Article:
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Park District and Board celebrate Black History Month, highlighting special events and acknowledging the accomplishments and contributions made by African Americans 

Today, the Chicago Park District Board of Commissioners approved measures that build on the financial strength of District’s and bring investment to neighborhoods parks. This includes this year’s first provisional approvals for the Bank of Chicago Shamrock Shuffle, Fifth Third Bike The Drive and the Hot Chocolate Run Chicago scheduled to take place on park property later this year. These and other permitted events, provide an array of athletic, recreational and cultural opportunities to Chicago and are vital economic drivers, generating more than $20 million in revenue for parks annually. 

“Park permitted events activate our park spaces, enliven our city’s neighborhoods and support recreation aspirations of residents, families and visitors while generating revenue that keeps park programs and services affordable,” said Chicago Park District General Superintendent and CEO Rosa Escareño. “We thank the Board for their consideration and provisional approval for these events and we look forward to working with them to continue this public process.”

The Park District’s Code requires provisional Board approval for permitted events with 10,000 or more attendees.  Last year, the Park District announced the launch of the Park Enhancement Fund, created to allocate a percentage of revenue from multi-day, permitted events and reinvest it directly into the park that hosted the event. 

The Board also authorized an ordinance permitting the Park District to tender outstanding General Obligation Tax Refunding bonds to existing bondholders. If accepted, the Park District may realize debt service savings. This move underscores the Park District commitment to seek unique ways to reduce one of its largest budgetary expenses that support parks and families. 

The Board authorized the reimbursement of general obligation bond proceeds to fund the District 2024 Capital program. The authorization permits the Park District to recapture funds paid for the costs of the projects and expenses in an amount not to exceed $33 million. Additionally, the Board authorized the Park District to issue General Obligation Bonds to finance $10 million in ADA improvements at park fieldhouses throughout the District. Other capital investments to be included are Chicago Splash! spray feature renovations, riverbank restoration projects at Legion Park, River Park and Ronan Park, major field house restorations including cultural center improvements at Humboldt Park, Garfield Park, Douglass Park, and Austin Town Hall Park; a new artificial turf baseball diamond at Burnham Park in partnership with Kenwood High School.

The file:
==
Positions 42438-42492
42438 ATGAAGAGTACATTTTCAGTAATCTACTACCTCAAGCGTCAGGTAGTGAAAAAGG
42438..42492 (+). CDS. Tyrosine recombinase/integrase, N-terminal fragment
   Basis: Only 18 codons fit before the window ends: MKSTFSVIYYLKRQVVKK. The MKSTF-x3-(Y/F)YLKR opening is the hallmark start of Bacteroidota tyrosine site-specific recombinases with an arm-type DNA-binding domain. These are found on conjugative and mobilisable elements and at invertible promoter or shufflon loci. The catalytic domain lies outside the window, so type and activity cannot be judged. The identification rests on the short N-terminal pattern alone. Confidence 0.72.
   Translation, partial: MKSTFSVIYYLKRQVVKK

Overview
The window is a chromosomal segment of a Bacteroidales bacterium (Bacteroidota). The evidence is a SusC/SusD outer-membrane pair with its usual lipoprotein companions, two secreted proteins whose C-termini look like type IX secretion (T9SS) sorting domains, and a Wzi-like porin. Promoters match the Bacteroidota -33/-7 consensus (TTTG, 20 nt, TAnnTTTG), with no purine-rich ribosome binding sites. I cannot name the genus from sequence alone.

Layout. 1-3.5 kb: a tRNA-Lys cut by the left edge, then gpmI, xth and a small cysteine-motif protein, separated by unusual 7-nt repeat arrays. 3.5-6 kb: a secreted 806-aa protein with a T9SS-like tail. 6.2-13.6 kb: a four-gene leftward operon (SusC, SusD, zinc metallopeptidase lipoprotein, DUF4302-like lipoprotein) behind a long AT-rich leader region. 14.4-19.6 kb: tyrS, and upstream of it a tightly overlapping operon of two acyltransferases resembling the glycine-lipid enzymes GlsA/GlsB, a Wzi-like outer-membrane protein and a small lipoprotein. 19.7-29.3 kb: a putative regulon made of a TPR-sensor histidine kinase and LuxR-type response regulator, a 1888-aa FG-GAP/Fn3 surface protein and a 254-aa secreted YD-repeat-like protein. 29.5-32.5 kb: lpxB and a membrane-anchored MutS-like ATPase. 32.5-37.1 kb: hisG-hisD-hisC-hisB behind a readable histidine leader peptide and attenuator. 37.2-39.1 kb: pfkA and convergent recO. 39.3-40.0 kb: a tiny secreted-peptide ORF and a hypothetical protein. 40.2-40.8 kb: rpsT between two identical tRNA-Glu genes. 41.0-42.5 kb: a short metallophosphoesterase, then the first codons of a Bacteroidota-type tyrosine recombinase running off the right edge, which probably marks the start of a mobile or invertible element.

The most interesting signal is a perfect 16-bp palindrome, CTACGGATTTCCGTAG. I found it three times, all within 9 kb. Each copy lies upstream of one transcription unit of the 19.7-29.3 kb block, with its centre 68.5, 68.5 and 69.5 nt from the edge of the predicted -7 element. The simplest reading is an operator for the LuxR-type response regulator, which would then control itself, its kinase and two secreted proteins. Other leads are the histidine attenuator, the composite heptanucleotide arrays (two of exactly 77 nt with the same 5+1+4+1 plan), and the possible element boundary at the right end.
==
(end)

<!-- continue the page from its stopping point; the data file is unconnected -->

The Montrose Dunes Expansion Area in Lincoln Park is officially named the Monty and Rose Wildlife Habitat. The Board approved the renaming, which honors the first Piping Plovers chicks to fledge at Montrose Beach in 71 years. Arriving in 2019, Monty and Rose were the first two Piping Plover chicks to fledge in Chicago and Cook County in 71 years.  They captured the hearts of people across Chicago, our nation, and across the globe.  Their story was portrayed in scores of local and national newspaper articles.  Monty and Rose went on to fledge their own chicks in 2020 and 2021. Sadly, both Monty and Rose passed away in 2022, but thanks to their presence at Montrose, scores of people were introduced to the joys of birding and the importance of bird and habitat conservation. Over the past decade, the Chicago Park District’s has made great progress in growing the footprint of its natural areas and habitats which support a variety of species, making our neighborhoods and city wildlife destinations.
Also today, the Board voted unanimously to rename Park 581, located at 11625 S. Oakley in the Morgan Park community, The Prairie Park. For decades, community residents fondly referred to the 8.74 parcel as “The Prairie”. The proposed name change was presented to the Board at the December 13th meeting, initiating the required 45-day public comment period. The new name is supported by residents and community stakeholders. 

The District and the Board celebrated Black History Month by highlighting events happening in parks throughout the month. During a presentation, the District also brought attention to Chicago parks named in honor of African Americans and the accomplishments and contributions each made to the world.